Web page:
- Associated Press - Thursday, June 27, 2019

SAN DIEGO — An Iraqi general whose forces were partnered with U.S. troops in Iraq testified that he handed over a wounded Islamic State militant to Navy SEALs in 2017 to keep him alive for interrogation.

General Abbas al-Jubouri was questioned June 3 in the San Diego court-martial of SEAL Chief Edward Gallagher, who is accused of fatally stabbing the young militant. Video of the testimony was shown to the jury on Thursday. Gallagher, 40, has pleaded not guilty to murder and attempted murder.

The general said during defense questioning that he did not see Gallagher harm the captive in any way - and if he had, he would have spoken up.

“If he did any mistake with this kid, or if anyone had from the Navy SEALs, I would have stopped them,” al-Jubouri said.

Navy medics did their best to save the captive, he said.

When he was shown photos of the dead militant with bandages around his neck and tubes in his chest, al-Jubouri said he’d never seen the images before.

The general said the militant told him he was 17 years old.

The trial resumed a day after officials said a SEAL who testified that it was he - not Gallagher - who killed the wounded prisoner may face perjury charges. The Navy said it is reviewing Corey Scott’s statements following his stunning testimony last week.

Witnesses had said they saw Gallagher stab a wounded adolescent Islamic State captive in the neck and shoot at two civilians during his 2017 tour in Iraq.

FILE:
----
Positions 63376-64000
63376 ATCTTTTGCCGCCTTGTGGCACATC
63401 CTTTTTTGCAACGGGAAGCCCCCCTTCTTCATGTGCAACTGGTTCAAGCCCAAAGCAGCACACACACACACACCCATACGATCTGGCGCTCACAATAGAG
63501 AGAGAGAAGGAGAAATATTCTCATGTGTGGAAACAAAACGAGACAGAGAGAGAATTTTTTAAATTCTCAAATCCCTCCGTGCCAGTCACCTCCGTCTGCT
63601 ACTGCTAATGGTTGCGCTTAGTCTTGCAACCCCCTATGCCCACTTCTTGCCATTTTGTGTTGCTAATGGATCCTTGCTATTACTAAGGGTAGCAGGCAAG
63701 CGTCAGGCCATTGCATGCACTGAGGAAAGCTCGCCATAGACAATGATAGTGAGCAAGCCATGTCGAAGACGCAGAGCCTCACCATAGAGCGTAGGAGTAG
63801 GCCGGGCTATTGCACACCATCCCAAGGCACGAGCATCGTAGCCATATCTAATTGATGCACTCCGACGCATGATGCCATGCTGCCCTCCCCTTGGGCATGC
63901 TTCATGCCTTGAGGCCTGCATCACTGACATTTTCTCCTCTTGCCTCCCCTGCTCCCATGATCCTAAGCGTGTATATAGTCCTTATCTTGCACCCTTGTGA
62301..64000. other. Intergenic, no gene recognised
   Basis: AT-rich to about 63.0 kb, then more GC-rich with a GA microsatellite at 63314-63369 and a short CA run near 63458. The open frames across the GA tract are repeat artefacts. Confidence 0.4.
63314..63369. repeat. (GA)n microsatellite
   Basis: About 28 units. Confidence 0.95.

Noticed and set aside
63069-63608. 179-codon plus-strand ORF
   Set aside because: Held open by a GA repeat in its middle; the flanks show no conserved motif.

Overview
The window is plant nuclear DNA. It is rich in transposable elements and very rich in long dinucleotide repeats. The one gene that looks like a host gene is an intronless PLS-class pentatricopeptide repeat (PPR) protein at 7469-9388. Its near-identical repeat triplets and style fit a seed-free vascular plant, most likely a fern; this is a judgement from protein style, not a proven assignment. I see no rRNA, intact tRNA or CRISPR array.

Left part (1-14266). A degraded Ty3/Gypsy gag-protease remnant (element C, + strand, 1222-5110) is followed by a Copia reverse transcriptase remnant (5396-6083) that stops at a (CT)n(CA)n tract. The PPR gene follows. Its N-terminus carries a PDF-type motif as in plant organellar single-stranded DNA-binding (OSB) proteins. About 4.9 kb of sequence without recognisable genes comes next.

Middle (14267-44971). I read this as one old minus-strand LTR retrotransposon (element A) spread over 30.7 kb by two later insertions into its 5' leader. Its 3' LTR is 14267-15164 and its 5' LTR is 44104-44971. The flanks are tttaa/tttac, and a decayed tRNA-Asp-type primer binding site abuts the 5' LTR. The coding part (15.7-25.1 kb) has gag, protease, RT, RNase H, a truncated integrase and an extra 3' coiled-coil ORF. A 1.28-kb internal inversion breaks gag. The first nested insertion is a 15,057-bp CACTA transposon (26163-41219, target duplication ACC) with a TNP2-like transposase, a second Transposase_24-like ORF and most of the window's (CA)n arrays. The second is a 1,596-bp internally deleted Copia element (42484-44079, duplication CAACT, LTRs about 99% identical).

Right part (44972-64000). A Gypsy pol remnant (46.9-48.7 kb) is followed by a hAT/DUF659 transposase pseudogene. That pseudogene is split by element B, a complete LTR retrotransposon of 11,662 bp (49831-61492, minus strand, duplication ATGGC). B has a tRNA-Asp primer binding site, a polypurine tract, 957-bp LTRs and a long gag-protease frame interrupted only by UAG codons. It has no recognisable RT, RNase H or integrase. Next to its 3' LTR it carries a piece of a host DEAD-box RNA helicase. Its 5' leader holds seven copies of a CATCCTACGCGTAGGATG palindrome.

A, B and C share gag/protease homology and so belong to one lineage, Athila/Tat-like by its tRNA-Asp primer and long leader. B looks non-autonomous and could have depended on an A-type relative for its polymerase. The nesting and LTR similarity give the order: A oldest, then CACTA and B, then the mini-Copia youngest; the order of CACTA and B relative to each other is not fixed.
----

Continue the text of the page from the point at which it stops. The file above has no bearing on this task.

Scott testified that he actually killed the captive by plugging his breathing tube. Scott said he thought the boy would survive Gallagher’s stabbing and wanted to spare him being tortured by Iraqi forces.

Prosecutors said Scott had never mentioned the asphyxiation in multiple conversations with them before the trial. Scott said they never asked him the cause of death.

The defense has repeatedly argued that Gallagher was being framed by tainted or even false evidence.

On Tuesday, the Navy’s legal adviser to the commander overseeing the court-martial notified Scott’s lawyer, Brian Ferguson, that Scott’s testimony could be used against him if he lied.

Capt. Donald King’s email said Scott’s testimony directly contradicted “previous official statements - thus exposing him to prosecution.”

Cmdr. Tam Lawrence, Naval Special Warfare spokesman, said Scott was granted immunity in exchange for the promise of truthful testimony.

Scott’s statements were being reviewed but “no decisions have been made,” she said.

Ferguson declined to comment.

Gallagher’s superior, Master Chief Petty Officer Brian Alazzawi, testified Tuesday that Gallagher and his platoon were considered “rock stars” after returning from the 2017 deployment to Iraq in which they aided Iraqi forces in ousting ISIS from Mosul.

But he noticed some platoon members seemed dejected despite the praise.

Alazzawi said Special Operator First Class Craig Miller told him in October that Gallagher had stabbed a prisoner on May 3 while deployed.

Miller told Alazzawi that he was coming forward because Gallagher was being promoted and nominated for a Silver Star.

Alazzawi said he trusted Miller and found the report credible. He told the troop commander but the alleged war crime wasn’t reported outside SEAL Team 7 until January 2018 - when Alazzawi got word that several SEALs had planned to go as high as the Navy commodore because nothing was being done.

Alazzawi did not explain why he and the troop commander had taken no action.


Weber reported from Los Angeles.


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